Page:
What if student artwork could be displayed, gallery-style on wide panels, along the high-traffic outdoor staircase flanking UMD’s Parren J. Mitchell Art-Sociology Building and Campus Drive, bringing the beauty and wonder conceived inside dramatically out on view?
This clever concept wasn’t cooked up by a team of award-winning designers, but the work of five undergraduates majoring in architecture, computer science, Spanish and mechanical engineering, developed over 24 hours and powered by pizza and Sour Patch Kids. The group was one of nine to nab $1,000 in prize money this weekend during the University of Maryland’s first 24-hour hackathon dedicated to devising great campus spaces.
Sponsored by Terrapin Development Company, the real estate and economic development entity created by UMD and the University of Maryland College Park Foundation. and the School of Architecture, Planning and Preservation (MAPP), PlaceHack challenged teams of undergraduate students to reshape an underused place in College Park into an engaging, inclusive community asset.
Campus administrators and College Park stakeholders offered six very different sites for the students to tackle: the southwest corner of the Stamp Student Union, destined for one of five UMD Purple Line stops; the underused “Artwalk” park near the university’s Discovery District; the promenade between Baltimore Avenue and Ritchie Coliseum; the plaza in front of the new College Park City Hall; a stretch of concrete under the School of Public Health’s 115-foot overhang; and the exterior, blank canvas of the Mitchell Art-Sociology Building.
“Inside the Parren J. Mitchell building is some of the most visually stunning, interdisciplinary and socially conscious work being done on this campus,” said Patrick Warfield, director of the university’s Arts for All initiative at PlaceHack’s Friday night kickoff. “But if you were to drive past that building or step off one of the dozens of buses that stops there daily, you would have no idea.”
After blindly selecting their challenges Friday night, student teams huddled around tables in the Architecture Building’s Great Space to strategize over blueprints and satellite imagery. Delegates made site visits and Starbucks runs. University faculty, Facilities Management staff and leadership from UMD’s offices of Student Affairs and Academic Facilities ran point as team mentors, encouraging the students to consider the impacts of a growing campus and COVID-19 on how and where people gather, and to create places that are safe, comfortable and welcoming.
“These students are from all over campus and experience these places every day,” said Professor of Landscape Architecture Christopher Ellis. “Everybody has their favorite place on campus, and I think, when thinking about these challenges, the students can draw from that.”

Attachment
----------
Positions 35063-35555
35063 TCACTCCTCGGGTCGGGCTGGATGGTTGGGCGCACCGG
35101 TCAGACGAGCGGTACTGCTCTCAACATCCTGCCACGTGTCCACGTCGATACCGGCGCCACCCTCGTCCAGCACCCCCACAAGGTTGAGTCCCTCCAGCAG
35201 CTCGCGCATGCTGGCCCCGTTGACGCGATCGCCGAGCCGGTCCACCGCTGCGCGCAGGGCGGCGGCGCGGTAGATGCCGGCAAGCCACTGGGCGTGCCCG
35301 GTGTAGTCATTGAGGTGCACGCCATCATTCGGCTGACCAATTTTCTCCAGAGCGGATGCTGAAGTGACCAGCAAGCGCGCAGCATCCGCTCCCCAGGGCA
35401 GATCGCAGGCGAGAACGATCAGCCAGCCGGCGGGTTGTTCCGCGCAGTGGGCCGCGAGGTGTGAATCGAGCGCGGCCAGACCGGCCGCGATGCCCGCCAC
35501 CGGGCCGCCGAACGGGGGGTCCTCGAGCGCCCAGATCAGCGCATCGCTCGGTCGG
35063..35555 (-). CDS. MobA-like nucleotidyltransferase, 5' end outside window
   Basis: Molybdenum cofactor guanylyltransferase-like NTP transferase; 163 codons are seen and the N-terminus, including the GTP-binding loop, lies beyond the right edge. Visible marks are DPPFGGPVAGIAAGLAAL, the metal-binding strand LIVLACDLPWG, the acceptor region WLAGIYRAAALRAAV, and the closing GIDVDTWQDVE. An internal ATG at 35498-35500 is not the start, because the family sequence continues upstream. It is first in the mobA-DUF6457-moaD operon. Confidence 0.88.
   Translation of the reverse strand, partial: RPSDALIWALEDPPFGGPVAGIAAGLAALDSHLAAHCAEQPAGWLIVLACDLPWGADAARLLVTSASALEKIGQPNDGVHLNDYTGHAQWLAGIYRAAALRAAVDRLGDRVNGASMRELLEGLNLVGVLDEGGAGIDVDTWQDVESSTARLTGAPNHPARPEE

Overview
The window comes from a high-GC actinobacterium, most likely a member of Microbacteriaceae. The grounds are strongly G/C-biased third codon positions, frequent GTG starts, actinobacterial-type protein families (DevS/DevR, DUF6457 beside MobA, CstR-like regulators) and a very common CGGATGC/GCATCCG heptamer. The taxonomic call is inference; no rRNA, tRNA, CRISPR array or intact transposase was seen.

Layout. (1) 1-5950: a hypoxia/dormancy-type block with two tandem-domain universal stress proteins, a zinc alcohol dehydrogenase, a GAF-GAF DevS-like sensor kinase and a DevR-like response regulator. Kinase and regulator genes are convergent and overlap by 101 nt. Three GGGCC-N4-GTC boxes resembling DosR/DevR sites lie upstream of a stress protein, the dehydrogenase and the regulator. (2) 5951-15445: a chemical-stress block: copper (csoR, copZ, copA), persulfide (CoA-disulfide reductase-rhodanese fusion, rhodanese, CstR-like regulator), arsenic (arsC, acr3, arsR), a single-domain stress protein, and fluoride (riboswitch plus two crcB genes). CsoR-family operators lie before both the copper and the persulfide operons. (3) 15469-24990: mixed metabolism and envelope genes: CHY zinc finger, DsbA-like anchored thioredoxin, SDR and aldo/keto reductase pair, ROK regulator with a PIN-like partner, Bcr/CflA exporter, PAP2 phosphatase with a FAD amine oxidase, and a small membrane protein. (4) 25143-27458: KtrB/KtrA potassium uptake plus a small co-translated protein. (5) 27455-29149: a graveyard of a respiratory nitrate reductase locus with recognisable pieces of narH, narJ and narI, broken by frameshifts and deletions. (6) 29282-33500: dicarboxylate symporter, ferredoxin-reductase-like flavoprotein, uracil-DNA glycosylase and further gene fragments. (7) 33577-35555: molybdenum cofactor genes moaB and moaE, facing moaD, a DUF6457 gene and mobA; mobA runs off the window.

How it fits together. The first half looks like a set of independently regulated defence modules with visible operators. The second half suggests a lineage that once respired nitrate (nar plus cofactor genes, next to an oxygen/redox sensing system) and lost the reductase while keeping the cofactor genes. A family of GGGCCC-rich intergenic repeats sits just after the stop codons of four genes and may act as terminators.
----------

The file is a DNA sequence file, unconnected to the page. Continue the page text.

PLACEHack, inspired by Texas A&M’s DivHack, was developed by Dawn Jourdan, who joined the university as dean of MAPP in August, to not only bring students together after the pandemic, but to also make good lifelong citizens, which she said is integral to making, preserving and celebrating meaningful places that are for everyone. In addition to the prizes awarded for each challenge, a special award was earmarked for the project most inclusive of diverse cultures, abilities, genders and ages.
“Great spaces are defined by the people who make them,” she told the nearly 60 students at the kickoff presentation. “Contemplate this: A good city is like a good party; people stay longer than necessary because they are enjoying themselves. I want you to take one of these six places identified in this challenge and make it a party, but make it a party for everybody.”
At PLACEHack, the only real rule of play was the teams’ makeup: each had to represent at least three majors and two colleges or schools. Delaney Accomanco ’22, a landscape architecture and studio art double major, strong-armed her three roommates to do PLACEHack. While some of her roommates—who are majoring in subjects including criminology and criminal justice, history and ecological technology design—were initially nervous about what they could contribute, they soon found their niches in creating a pitch for a vibrant, community-centric plan for Artwalk, presented in part through a short film directed by team member Eva Sanchez, a journalism major.
“We’re all using our talents to come together and I think we’re doing something really cool,” said Accamanco.
Teams worked into the morning hours and powered through a beautiful spring Saturday to bring new function and life to each site. A tortoise-shaped plaza flanked by lush gardens provided a spirited welcome mat for Purple Line riders disembarking at the Stamp. A doggy day care and family park at the Discovery District pulled triple duty by providing student employment, family engagement, and a daytime pet respite for dog-owning District employees. Fitness at Richie Coliseum was made more community-inclusive with outdoor fitness spaces, a splash pad and a smoothie bar. The School of Public Health’s overhang and parking lot went green with student-centric space for events, studying and outdoor classes.
“Vibrant outdoor spaces that bring our community together are critical to our Greater College Park vision, and that's what we saw today," said Ken Ulman, chief strategy officer for economic development. "Terrapin Development Company is honored to support PLACEHack, and we are thrilled to see our brilliant students work together to help bring wonderful places to life.”
Bleary-eyed and buzzing, students came away from PLACEHack a little richer, not just with prize money in their pockets, but with a better appreciation for what makes great places.
“This PLACEHack was awesome for us,” said Leah Paliakas ’24, a public policy and communications major. “It was a way for us to stop being bystanders in our community and more active participants in shaping it.”
View photographs from PLACEHack 2022 on Flickr.